Neurosurgeon did not deviate from standard of care in spine surgery that left woman paralyzed, Mississippi court rules

Alan Condon -   Print  |

The Supreme Court of Mississippi threw out a woman's medical malpractice lawsuit Dec. 4 after she failed to prove that a neurosurgeon did not deliver the standard of care required, according to Legal Newsline.

The woman sued after she became paralyzed following a 2011 surgery performed by Adam Lewis, MD, of Jackson (Miss.) Neurosurgery Clinic.

She alleged her paralysis is a result of the procedures performed by Dr. Lewis after he failed to manage the woman's mean arterial blood pressure during the initial operation.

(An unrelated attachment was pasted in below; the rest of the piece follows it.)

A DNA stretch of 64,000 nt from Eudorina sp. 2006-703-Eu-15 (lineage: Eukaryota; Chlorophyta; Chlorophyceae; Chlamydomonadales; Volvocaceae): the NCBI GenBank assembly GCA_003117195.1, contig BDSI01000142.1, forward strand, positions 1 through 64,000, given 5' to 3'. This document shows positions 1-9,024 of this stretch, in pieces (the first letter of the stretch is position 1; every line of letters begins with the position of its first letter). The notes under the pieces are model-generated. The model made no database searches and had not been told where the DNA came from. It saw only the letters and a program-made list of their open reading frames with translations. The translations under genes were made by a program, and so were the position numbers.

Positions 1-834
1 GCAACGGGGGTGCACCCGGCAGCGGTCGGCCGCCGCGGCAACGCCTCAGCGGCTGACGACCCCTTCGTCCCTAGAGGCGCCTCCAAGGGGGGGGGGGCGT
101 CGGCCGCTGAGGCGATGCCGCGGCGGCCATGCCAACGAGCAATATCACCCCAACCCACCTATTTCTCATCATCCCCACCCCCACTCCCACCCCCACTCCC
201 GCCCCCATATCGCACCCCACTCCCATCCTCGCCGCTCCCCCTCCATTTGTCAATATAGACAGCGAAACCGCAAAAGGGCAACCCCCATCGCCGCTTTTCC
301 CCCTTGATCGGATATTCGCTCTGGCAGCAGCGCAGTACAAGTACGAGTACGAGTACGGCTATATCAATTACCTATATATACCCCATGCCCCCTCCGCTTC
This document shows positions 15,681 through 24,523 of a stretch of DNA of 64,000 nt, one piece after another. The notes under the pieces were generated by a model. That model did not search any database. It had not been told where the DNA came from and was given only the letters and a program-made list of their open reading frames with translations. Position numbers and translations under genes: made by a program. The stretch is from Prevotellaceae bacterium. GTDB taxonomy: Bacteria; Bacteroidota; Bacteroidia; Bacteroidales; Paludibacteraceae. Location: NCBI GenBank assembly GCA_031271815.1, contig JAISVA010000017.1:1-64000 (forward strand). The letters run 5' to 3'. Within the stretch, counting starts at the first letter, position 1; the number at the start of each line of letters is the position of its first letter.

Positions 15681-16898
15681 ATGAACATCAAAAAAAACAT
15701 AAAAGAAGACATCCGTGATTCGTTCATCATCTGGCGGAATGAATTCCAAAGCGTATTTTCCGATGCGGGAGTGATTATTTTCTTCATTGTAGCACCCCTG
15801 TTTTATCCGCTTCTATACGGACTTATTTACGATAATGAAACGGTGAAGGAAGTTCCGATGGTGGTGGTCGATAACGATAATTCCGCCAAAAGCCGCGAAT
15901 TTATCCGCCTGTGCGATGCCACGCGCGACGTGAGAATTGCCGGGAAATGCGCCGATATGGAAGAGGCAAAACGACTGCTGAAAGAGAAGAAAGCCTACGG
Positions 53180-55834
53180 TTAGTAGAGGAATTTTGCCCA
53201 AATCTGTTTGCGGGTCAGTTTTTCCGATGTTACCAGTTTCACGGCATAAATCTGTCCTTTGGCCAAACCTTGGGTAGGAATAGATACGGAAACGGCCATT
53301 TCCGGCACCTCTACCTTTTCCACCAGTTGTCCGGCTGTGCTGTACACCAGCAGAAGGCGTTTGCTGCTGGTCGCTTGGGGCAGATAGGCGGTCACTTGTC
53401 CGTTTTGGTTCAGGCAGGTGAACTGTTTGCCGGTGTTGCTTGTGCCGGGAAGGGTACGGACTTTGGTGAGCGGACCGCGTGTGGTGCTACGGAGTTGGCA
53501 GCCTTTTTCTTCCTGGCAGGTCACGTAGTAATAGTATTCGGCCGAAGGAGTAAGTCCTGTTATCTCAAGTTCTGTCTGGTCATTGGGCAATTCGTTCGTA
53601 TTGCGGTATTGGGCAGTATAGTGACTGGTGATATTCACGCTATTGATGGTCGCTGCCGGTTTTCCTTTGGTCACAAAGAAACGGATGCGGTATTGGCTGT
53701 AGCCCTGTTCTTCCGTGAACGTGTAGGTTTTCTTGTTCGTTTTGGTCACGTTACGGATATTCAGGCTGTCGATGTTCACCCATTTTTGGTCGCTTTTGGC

The woman's expert opinion on the first surgery was provided by Neill Wright, MD, but was found to be unreliable and struck by a lower court, which granted summary judgement in Dr. Lewis' favor.

Dr. Lewis challenged Dr. Wright's opinion with several articles, which intimate that there is no set standard of care regarding a preferred range for mean arterial pressure during spine surgery.

The court also sided with the defendants in the second procedure, ruling that the woman did not provide admissible proof that Dr. Lewis failed to comply with the standard of care.

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